Nabilah: The stereotypical image is like the blood spurting out of like a–
Wayne: And my personal favourite is if the blood looks as least realistic as possible. If it looks like somebody’s thrown paint out of somebody else. So it’s not like– it doesn’t even look like blood. It’s like, “What is that? It looks like jelly.”
Nabilah: Since you do identify as a horror writer, what do you like about these genres? And I wonder, does it unlock something deeper, you think?
Wayne: I think the wonderful thing about these genres in particular, is that even the most “serious” examples of the genre like– Okay, let’s take for example, John Carpenter’s original Halloween. If you describe that to a person in one sentence, it’s “a guy going to the suburbs and killing people”, which on the surface sounds like absolutely horrifying. But then you see Michael Myers, and he’s got this mask. And there’s– I mean, I used the word “absurd” before but there’ll always be a certain level of absurdity to slasher and gore films. I think the best of them, kind of balance out the seriousness and the absurd. So it’s mortifying, but it’s never like you know, truly horrifying in the way that a lot of things in real life– like if you look at like… Say for example, okay– David Fincher’s film on the Zodiac Killer, Zodiac. That’s much more terrifying to me because that’s inspired by real life. Like there’s no absurd killer in a mask down there. It’s just somebody, it’s a human. It’s not like, you know, an iconic figure in that sense.
So for me, I think that’s what I like about them is that, you know– I’ve heard people say stuff like, you know, people watch horror or they go on rollercoasters, because they want to be scared in a safe environment. It’s the thing where people like to be scared, and they like to be scared in an environment where they’re still secure. And I think that’s what these stories offer. And I think they offer it in a sense, where in a lot of cases, there’ll be the added security of it being absurd to the point where some people might laugh at how absurd it is. And you can see it like– a lot of examples of slasher fiction kind of lean into that. As the series goes on, A Nightmare on Elm Street, you have like Freddy Krueger, he’s making like terrible dad jokes. I think that’s what a lot of people like about the genre is that, you know, they’re frightening, but they also balance that with absurdity and entertainment.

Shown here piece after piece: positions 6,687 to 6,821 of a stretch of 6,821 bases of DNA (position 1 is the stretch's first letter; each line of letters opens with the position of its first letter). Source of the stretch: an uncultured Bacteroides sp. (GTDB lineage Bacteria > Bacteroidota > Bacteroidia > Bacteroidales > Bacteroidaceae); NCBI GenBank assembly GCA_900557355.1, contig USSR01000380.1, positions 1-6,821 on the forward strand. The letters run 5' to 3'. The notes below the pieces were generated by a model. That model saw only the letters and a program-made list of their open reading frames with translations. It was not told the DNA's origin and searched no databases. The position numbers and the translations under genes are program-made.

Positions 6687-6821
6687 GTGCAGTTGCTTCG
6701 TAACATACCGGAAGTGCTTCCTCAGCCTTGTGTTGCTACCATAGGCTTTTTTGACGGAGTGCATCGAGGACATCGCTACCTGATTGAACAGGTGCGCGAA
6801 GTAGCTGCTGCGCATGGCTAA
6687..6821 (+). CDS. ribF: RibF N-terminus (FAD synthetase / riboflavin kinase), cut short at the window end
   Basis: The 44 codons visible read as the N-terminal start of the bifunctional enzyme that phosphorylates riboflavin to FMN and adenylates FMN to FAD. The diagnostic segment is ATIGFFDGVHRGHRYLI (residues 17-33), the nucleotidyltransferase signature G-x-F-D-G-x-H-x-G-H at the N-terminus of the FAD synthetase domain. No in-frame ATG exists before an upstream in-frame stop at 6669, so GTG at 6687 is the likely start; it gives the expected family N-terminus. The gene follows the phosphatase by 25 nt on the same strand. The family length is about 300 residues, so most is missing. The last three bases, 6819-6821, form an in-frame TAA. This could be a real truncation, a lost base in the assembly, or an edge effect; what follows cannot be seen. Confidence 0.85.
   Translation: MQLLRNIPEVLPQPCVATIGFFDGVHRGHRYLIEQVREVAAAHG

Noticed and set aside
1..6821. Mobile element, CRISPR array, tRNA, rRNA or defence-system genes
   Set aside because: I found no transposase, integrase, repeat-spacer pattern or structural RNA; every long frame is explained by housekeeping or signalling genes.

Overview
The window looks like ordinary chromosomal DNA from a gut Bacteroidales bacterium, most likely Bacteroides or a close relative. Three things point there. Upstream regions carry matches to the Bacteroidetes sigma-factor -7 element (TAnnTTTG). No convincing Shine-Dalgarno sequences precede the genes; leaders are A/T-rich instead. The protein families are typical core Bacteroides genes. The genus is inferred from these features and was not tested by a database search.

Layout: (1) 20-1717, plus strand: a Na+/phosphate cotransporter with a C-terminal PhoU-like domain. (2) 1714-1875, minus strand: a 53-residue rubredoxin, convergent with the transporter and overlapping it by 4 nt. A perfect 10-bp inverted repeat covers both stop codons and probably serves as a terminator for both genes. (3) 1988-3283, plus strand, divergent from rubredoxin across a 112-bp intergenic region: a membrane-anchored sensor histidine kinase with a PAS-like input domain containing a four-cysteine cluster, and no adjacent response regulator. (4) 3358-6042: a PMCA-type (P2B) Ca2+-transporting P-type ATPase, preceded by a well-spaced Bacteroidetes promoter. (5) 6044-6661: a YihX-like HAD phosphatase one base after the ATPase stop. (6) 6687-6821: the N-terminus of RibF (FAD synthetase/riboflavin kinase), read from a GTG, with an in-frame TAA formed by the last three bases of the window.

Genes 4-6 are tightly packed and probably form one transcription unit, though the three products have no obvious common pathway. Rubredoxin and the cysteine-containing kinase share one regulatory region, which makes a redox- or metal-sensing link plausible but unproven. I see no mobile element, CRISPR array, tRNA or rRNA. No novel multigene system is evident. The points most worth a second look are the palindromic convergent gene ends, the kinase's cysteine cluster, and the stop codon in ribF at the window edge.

Nabilah: Maybe we can start talking about your other work this because you do describe yourself as a horror writer. So now I’m curious about the kinds of mediums that you work in, because you’ve written stories, such as this upcoming comic prose anthology called Work-Life Balance, which at first I thought was about Singaporeans and how much we love work, but apparently not! It’s about supernatural ghosts, and them having like quite corporate jobs and like– it sounds hilarious. And then you also have a narrative podcast called Ghost Maps. And that just sounds scary. I listened a bit, and then I got a bit scared. With these two so-called more supernatural stories, right, I was just thinking about how Southeast Asian ghosts– Well, firstly, they’re much more scarier than so-called Western horror– is my opinion. And then the other thing is, I think there’s this kind of relationship between ghosts and gore in our region, what do you think about this?
Wayne: Okay, first of all I want to say that I have to stop myself from laughing too loud and deafening anybody who’s listening in when you said that, Southeast Asian horror is way more scary than Western horror, because wow the debates I get into with people about this, I swear.